The History of Ship Figureheads

By | June 5, 2019

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Nautical figurehead of Norwegian sail training ship Christian Radich, a tall ship participating in the Tall Ships Races 2016 arrival day on July 22, 2016 in Lisbon, Portugal. Source: (Photo by Horacio Villalobos - Corbis/Corbis via Getty Images)

Ever wonder why all the ships from long ago had a carved figure of a woman, animal, or warrior on their bows? These maidenheads, or figureheads, served as the face of the ship as it was plowing through the water. They were a symbolic figure – which is why today, we use the term ‘figurehead’ to mean a leader without real power or authority – meant to protect the sailors, bring good omens, and intimidate the enemies. Here is the unique history of figureheads.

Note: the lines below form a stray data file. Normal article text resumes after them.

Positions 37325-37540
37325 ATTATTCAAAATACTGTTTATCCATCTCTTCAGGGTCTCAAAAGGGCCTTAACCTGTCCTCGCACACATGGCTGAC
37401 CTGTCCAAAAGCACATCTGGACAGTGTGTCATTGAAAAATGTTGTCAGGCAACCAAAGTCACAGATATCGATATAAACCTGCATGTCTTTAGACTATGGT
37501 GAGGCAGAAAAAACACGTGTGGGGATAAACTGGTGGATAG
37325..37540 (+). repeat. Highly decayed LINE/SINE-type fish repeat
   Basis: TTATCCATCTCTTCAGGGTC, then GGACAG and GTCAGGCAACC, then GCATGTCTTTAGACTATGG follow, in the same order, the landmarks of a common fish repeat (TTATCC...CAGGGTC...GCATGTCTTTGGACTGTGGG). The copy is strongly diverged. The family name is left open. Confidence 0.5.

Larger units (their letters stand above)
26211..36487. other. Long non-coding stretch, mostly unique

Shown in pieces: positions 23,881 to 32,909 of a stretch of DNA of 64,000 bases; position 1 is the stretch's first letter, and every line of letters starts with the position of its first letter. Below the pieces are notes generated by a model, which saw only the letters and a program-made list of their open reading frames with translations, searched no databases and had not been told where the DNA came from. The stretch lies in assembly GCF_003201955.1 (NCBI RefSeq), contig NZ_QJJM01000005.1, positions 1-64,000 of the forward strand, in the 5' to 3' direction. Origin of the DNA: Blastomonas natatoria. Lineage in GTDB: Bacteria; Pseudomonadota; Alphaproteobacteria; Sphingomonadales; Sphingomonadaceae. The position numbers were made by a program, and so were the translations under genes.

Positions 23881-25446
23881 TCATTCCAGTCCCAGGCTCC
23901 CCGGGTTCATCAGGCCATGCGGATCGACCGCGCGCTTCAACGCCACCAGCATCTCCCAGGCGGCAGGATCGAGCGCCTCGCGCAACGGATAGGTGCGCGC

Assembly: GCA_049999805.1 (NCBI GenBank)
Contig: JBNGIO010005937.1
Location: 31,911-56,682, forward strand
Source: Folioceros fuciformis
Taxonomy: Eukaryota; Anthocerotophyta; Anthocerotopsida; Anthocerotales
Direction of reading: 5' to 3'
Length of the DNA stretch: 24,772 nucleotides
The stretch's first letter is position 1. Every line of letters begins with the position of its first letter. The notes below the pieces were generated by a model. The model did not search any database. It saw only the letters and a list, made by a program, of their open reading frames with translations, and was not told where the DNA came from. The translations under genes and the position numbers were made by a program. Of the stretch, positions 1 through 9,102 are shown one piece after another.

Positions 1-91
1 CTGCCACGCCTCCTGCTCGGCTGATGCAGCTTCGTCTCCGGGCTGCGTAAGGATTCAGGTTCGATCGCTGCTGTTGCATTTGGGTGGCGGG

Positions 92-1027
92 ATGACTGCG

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Medieval tapestry shows figureheads on the bows of ships. Source: (

Medieval Shipbuilding

Although humans had been using crude rafts and canoes to navigate the waters for thousands of years, large sailing vessels capable of ocean travel were a medieval invention. Ocean travel was a dangerous undertaking, so shipbuilders included symbols and decorations that were meant to ward off evil spirits and bring luck to the sailors. One of these was the figurehead, the carved wooden bust of a person or animal that was mounted on the bow of the ship.